Housing market to remain buoyant, says housebuilder

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The housebuilder Wilson Bowden predicted yesterday that the buoyant housing market, which aided a 19 per cent jump in profits in the first half of the year, would continue.

Chief executive Ian Robertson said: "It's the strongest July, August that we've seen for many years. Whether or not that's a kickback from April, when we suffered a bit with the start of the Iraq conflict, or whether it's because more people stayed home this year, I haven't a clue.

"What we'll have to do is wait and see if we've had some of our September/October reservations early, which might be the case."

He noted there had been a return of confidence in the South of England.

Wilson Bowden, which does not have any exposure to the London market, is benefiting from particularly buoyant prices in the Midlands and the North.

In the six months to 30 June, the company turned out a pre-tax profit of £91.4m, up from £76.6m a year before - beating analysts' forecasts and prompting upgrades. Shares in Wilson Bowden closed up 22.5p at 1067.5p.

The company said its David Wilson Homes division sold 1,962 properties in the first half of the year, up from 1,825 last year, at an average selling price of £205,000 - up 5.6 per cent.

In the South of England, prices are about 2 per cent higher than last autumn, while in the Midlands and the North, prices are about 10 per cent to 15 per cent higher.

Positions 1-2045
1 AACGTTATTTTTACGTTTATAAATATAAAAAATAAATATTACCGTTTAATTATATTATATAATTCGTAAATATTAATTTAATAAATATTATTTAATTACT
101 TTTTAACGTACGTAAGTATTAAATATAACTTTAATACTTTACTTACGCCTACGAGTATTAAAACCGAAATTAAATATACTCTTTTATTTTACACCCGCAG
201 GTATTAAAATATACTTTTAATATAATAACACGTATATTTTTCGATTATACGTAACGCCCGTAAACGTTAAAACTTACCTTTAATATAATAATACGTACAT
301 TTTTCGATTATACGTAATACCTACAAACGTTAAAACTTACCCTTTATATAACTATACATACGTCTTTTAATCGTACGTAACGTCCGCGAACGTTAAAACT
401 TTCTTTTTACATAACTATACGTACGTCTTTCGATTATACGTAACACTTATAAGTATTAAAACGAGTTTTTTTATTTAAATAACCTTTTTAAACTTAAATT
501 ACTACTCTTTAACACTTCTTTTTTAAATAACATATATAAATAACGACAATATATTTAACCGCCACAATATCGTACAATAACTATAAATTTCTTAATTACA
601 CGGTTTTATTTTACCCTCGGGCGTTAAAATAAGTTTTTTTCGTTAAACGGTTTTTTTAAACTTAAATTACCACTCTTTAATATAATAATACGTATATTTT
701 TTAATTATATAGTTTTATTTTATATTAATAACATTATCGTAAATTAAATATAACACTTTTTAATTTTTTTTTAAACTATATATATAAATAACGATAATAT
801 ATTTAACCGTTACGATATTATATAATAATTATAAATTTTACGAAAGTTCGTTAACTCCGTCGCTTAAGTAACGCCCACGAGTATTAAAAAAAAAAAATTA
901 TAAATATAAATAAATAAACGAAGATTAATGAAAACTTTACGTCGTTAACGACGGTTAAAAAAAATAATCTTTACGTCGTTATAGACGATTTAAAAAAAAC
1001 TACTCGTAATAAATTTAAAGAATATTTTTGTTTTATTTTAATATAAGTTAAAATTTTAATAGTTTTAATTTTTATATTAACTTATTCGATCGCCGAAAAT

Analysts at Merrill Lynch said the company's financial results were about 12 per cent ahead of what they had forecast, while the average selling price was £3,000 more than they had expected. They lifted their profit forecast for the full year to £215m from £205.5m.

One area of weakness for Wilson Bowden remained its commercial development business, where profits fell to £11.3m from £13.8m. Mr Robertson said he did not expect life to get any easier there for another year.

"We're operating in a very difficult market," he said. "I don't think we're going to see any major change in the commercial side until the economy begins to pick up ... I don't see a significant change until, at the earliest, the second half of next year and it will be totally dependant on the economy."

The company also announced yesterday that it had raised $100m (£64m) through a placing of loan notes with insurance companies. It plans to use the money to cut bank borrowings.